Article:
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How China's demand for donkey skins risks 'devastating impact' on poor East African communities

Jevans Nyabiage

Kenyan slaughterhouses for donkeys have turned the country into a hotspot for the global trade in their skins, which are a highly valued product in Chinese medicine.

But campaigners have warned that the decision could have a "devastating impact" on the lives of poor communities by creating a black market for the skins of stolen animals.

Others are smuggled from neighbouring countries such as Ethiopia, Uganda, Tanzania and South Sudan to supply the factories in Kenya, which is the only country in East Africa with licensed donkey abattoirs.

According to the activists, more than 1,000 donkeys are being slaughtered to supply China with donkey hide, which is made into gelatin called ejiao, a traditional remedy believed to improve blood circulation and treat conditions such as anaemia.

Donkey-hide gelatin is used to make ejiao, a traditional medicinal product. Photo: Wikipedia alt=Donkey-hide gelatin is used to make ejiao, a traditional medicinal product. Photo: Wikipedia

But many families that live in arid and semi-arid areas of East Africa depend on donkeys, which play a vital role as beasts of burden.

"I believe if the Chinese consumers understood that families, women's and children's lives are being devastated in Africa because of the loss of their donkey they would view this product in a very different way," Petra Ingram, chief executive of Brooke, an international animal welfare charity, told the Donkey Skin Trade Conference 2019 in Nairobi this week.

"In some families, the donkey is the only source of income. We want a ban on the export of donkey skins and associated products."

Ingram argued: "We have a crisis in Kenya because 1,000 donkeys are slaughtered each day. Over the last three years, they have slaughtered more than 300,000 donkeys

"We have seen demand for ejiao increase significantly in the past few years. This product is having a devastating impact on the lives of people in Africa and around the world."

Brooke works in East Africa with Donkey Sanctuary and The Society for the Protection of Animals Abroad " both UK charities " and local organisations to campaign for a ban on the trade in donkey hides and meat.

The decline in the number of domestically bred donkeys has forced ejiao producers in China to source for the skins from abroad " a move that a recent study warned could almost wipe out the animals in markets like Kenya in three years.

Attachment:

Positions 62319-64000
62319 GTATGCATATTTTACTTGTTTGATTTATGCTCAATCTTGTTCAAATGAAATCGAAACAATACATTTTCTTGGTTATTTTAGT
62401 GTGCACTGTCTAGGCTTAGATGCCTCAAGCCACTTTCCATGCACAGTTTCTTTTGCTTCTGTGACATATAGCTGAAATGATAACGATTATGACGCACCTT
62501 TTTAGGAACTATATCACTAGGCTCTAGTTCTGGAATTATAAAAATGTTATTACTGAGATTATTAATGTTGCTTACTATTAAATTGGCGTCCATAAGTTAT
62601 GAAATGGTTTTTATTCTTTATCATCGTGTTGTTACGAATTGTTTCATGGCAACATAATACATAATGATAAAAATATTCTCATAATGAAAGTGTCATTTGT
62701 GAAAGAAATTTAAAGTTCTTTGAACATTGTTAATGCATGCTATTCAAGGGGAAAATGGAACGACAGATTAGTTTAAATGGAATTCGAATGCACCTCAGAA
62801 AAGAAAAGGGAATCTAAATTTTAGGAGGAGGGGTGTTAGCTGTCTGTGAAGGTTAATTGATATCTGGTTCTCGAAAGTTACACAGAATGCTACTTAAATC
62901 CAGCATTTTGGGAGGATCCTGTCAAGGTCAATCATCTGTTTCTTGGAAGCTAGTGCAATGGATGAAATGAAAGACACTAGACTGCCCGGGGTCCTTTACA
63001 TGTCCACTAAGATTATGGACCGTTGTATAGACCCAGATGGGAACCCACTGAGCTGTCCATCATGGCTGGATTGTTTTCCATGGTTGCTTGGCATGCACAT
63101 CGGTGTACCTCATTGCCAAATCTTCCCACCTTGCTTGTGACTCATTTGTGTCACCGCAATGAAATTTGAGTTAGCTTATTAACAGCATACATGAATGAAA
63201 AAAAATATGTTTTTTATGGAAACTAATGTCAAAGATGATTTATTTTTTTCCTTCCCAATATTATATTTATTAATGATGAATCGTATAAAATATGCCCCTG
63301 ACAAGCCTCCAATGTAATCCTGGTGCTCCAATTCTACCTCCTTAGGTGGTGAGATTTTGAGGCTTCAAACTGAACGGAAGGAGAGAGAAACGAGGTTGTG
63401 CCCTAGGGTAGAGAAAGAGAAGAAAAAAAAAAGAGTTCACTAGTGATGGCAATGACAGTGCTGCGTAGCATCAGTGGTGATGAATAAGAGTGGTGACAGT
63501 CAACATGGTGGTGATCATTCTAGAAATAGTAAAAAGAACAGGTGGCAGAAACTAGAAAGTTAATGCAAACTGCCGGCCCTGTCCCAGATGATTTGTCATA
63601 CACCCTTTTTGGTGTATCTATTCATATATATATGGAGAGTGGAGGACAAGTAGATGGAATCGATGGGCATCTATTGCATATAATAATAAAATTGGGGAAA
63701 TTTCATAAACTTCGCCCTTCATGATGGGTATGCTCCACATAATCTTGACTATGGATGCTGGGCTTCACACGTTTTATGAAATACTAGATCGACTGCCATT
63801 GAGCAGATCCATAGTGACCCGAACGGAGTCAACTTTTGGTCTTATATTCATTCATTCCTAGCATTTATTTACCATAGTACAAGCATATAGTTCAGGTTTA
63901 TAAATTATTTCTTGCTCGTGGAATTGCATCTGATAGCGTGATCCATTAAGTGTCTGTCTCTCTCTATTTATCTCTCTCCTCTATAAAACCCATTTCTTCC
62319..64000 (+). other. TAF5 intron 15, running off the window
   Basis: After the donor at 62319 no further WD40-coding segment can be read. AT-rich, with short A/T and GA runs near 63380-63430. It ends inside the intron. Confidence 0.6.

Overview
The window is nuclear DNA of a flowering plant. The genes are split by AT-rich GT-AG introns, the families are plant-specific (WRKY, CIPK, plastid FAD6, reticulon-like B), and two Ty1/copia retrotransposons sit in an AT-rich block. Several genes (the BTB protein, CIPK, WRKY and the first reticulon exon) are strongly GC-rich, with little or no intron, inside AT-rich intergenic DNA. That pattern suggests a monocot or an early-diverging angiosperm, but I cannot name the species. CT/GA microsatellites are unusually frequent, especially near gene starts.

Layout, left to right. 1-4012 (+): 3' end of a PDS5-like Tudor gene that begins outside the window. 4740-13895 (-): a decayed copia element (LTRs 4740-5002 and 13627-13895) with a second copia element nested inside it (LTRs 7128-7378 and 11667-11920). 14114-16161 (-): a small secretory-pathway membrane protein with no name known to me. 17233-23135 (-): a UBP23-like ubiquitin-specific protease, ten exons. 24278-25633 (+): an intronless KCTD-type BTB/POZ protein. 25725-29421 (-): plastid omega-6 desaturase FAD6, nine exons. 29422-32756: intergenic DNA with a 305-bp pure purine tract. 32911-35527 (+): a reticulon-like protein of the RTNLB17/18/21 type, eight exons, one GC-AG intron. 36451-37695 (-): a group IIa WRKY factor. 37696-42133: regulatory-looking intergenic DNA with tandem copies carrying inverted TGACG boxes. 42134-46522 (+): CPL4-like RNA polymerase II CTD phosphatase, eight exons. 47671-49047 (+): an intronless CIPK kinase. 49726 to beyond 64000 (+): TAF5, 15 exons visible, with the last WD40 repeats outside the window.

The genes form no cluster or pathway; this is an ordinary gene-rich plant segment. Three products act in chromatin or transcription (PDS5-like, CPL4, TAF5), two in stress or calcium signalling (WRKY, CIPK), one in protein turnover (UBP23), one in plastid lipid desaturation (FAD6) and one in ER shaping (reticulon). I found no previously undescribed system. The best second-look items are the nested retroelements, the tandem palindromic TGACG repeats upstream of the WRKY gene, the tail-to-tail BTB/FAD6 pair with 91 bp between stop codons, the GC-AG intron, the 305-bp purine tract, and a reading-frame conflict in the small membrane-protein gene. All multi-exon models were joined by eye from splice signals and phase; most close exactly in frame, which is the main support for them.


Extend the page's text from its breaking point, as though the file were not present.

As a result of urbanisation and many Chinese abandoning farming, the number of donkeys in China has dropped from about 11 million in the 1990s to about 3 million today, according to government data.

Deng Gai, a South Sudanese representative at the East African Legislative Assembly, said Tanzania had banned the export of donkey products only to relax the rules after Kenya licensed slaughterhouses.

"They are seeing all their donkeys coming into Kenya, so they are wondering: what's the point of banning the trade?" said Deng, who chairs the committee on communication, trade and investment at the six-nation assembly.

"That is why we need a regional approach. We are working with the likes of Brooke to find what's going on to put in motions or requests for regional action," Deng told the conference.

She asked: "Why do we need to slaughter so many donkeys simply because a section of society believes that a specific product from skins is going to change their lives?"

A worker collect dried donkey hides at a site in Kenya. Photo: Handout alt=A worker collect dried donkey hides at a site in Kenya. Photo: Handout

A recent study by the Kenya Agricultural and Livestock Research Organisation, Kenya National Bureau of Statistics and Kenya's Directorate of Veterinary Services revealed that in the country's four licensed donkey slaughterhouses, a total of 301,977 donkeys had been butchered between 2016 and 2018.

"If the trend continues, there is a likelihood of the depleting donkey population by 2022 if appropriate interventions are not considered and implemented," concluded the study.

Kenya's 2009 census shows that donkey population was recorded at 1.8 million, but according to Brooke East Africa, that number may have dropped significantly since then.

The growing international demand for donkey skins has prompted a number of other African countries " including Botswana, Ethiopia, Mali, Niger and Senegal " to ban exports of donkey products.

Burkina Faso stopped donkey exports after 45,000 of the animals " from a total population of 1.4 million " were killed in the space of six months.

Nigeria is also debating a bill to ban the export of live donkeys or their carcasses, according to Brooke.

A recent study by Donkey Sanctuary warned that the rising demand for donkey hide gelatin risked halving the number of the animals in Asia, Africa and South America in as little as five years unless governments step in to regulate the trade.

China currently uses about 4.8 million hides per year to make ejiao but the country cannot meet this demand from domestic supplies and has to import more from Africa, Asia and South America, according to the charity.

This article originally appeared in the South China Morning Post (SCMP), the most authoritative voice reporting on China and Asia for more than a century. For more SCMP stories, please explore the SCMP app or visit the SCMP's Facebook and Twitter pages. Copyright © 2019 South China Morning Post Publishers Ltd. All rights reserved.

Copyright (c) 2019. South China Morning Post Publishers Ltd. All rights reserved.